If you consider yourself a food fanatic, a food snob, a gastronome, a gourmet, a discriminating eater, and/or someone who believes meat should be tender enough to cut with a butter knife, Marjan Grill is probably not for you.
If you wouldn’t necessarily choose to go to a restaurant that seems to have been written up in the Chinese equivalent of Lonely Planet, or a place that appears to be a required stop on a senior citizen bus tour of Berlin, Marjan Grill is probably not for you.
But if abundance is what you’re after, more specifically abundance of reasonable quality at a reasonable price, then you’ll appreciate Marjan Grill, a 34-year-old restaurant under the Bellevue S-Bahn station in what was once West Berlin, and one of five restaurants recommended to me by a man named Dirk, who has been driving a taxi in Berlin for the past decade.
It would be easy to dismiss Marjan Grill as one of the many Berlin restaurants that belong to the hauptsache satt school of dining, which cater to people who want to get full for as little money as possible. At a hauptsache satt restaurant, a plate of food that costs less than 10 Euros and looks something like this is what most customers expect:
If you’re a mindful eater, or if you have Italian, French, or Japanese roots, you might think hauptsache satt is a barbaric way to approach eating out in an economy as rich as Germany’s. But there’s a history behind this relationship with food, and there are memories attached to it, as anyone who lived through World War II here can tell you:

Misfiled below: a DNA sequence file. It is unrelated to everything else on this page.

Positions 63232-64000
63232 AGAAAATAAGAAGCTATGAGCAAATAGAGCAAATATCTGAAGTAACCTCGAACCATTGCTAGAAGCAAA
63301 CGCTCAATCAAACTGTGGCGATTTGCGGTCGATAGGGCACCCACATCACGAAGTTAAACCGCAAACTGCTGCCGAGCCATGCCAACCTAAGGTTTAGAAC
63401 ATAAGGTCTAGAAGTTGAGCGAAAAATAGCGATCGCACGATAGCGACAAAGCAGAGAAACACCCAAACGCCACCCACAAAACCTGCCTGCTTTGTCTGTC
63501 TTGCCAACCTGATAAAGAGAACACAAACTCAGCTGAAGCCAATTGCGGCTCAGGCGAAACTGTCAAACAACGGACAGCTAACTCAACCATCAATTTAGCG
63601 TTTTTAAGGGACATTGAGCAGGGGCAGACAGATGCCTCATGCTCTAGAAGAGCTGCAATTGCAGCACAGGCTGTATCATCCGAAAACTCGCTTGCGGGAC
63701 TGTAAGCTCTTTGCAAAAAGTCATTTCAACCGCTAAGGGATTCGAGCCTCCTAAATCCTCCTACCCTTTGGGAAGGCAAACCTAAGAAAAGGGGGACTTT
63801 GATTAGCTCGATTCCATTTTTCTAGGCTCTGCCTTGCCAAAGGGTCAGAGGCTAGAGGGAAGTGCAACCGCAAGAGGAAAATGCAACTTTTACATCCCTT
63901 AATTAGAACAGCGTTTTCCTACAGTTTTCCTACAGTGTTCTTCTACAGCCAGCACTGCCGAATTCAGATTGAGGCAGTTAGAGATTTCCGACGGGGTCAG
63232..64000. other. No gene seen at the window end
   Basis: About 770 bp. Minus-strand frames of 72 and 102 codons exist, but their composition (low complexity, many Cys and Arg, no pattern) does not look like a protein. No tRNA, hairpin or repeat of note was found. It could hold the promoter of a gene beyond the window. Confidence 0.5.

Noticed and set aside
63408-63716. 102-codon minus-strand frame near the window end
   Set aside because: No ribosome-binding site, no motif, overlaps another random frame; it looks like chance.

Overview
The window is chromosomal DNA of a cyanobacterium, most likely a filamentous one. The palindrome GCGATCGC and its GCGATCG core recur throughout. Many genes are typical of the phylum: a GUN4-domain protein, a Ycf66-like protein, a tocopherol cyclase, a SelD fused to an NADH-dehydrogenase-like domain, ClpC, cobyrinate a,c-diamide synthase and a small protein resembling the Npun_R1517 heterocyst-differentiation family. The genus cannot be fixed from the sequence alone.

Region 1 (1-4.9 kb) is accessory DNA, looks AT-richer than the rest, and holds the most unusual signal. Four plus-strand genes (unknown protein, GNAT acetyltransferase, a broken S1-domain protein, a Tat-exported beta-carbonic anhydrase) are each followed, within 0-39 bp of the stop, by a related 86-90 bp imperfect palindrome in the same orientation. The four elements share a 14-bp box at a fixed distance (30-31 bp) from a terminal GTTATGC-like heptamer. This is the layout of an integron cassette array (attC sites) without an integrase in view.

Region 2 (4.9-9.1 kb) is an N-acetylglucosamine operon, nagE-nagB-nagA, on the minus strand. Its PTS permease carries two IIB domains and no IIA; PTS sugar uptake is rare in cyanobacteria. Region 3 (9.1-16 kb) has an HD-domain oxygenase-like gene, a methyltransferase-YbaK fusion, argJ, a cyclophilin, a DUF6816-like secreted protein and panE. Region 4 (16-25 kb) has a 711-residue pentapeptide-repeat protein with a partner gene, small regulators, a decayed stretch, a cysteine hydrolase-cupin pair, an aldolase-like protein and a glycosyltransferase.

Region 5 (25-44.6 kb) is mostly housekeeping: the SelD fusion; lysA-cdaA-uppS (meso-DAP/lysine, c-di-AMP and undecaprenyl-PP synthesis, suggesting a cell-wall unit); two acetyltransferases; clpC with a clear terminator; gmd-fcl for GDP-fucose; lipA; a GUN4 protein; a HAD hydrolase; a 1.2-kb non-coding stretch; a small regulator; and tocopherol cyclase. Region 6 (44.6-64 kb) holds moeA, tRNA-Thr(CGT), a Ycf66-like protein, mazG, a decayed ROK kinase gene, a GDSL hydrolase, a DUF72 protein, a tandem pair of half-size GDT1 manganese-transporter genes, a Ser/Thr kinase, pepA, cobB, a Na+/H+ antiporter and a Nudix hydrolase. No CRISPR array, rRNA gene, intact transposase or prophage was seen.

“My sole concern as I write these lines,” writes the anonymous author of A Woman in Berlin, on April 20, 1945, “is my stomach. All thinking and feeling, all wishes and hopes begin with food…”
70 years later, as I glanced around the patio at Marjan Grill, I noticed that most of the faces looked old enough to have been alive on April 20, 1945. They would have been children back then, of course, but still — they had endured a historical trauma, not to mention a hunger, that I will probably, hopefully, never experience in my lifetime. How could that deprivation not mark your taste buds for life? Wouldn’t you rejoice, too, every time someone served you a platter of meat you could actually afford?
Abundance isn’t Marjan Grill’s only virtue, though — and I’m not just saying that because of the thoughts the restaurant provoked, nor because Dirk recommended this place and I want it to be good.
For one thing, they mix their own Berliner Weisse, instead of serving you the over-sweetened, premixed version of a beverage the German Beer Institute describes as “a sour, tart, fruity, highly effervescent, spritzy and refreshing ale brewed only in Berlin.” To drink Berliner Weisse here, at a patio table under a cluster of linden trees next to the S-Bahn tracks, feels almost poetically appropriate.
Then there’s the salad that comes with almost every meal, which might look too pale to be inspiring, but whose cabbage and green beans (hiding beneath the cucumbers) have been pickled to the point of perfect sourness, which can mask the deficits of a slightly dry, under-seasoned cevapcici sausage or a tough pork medallion.
In the end, though, there are two things I like most about Marjan Grill: the chili-onion relish in the stainless steel pitcher they serve with your salad, and the complimentary Kruškovac (pear-flavored firewater) they bring you in individual perfume-sized bottles, just before they bring the bill.
The relish punches up the flavor of everything it touches and reminds you that this is, after all, a Croatian restaurant (a detail you could easily forget, given the length and breadth of, and absence of Balkan desserts on, the menu): they’re not about to dumb down their hot sauce.
And drinking that Kruškovac in this particular way, besides bringing to mind hilarious scenes in a Kusturica movie, transforms lunch from a meal into a celebration—however you feel about quantity versus quality, whatever your relationship to abundance.
Stadtbahnbogen 411, 10557 Berlin – Bellevue
Tel. 030 3914976
Open: 7 days, 12pm-12am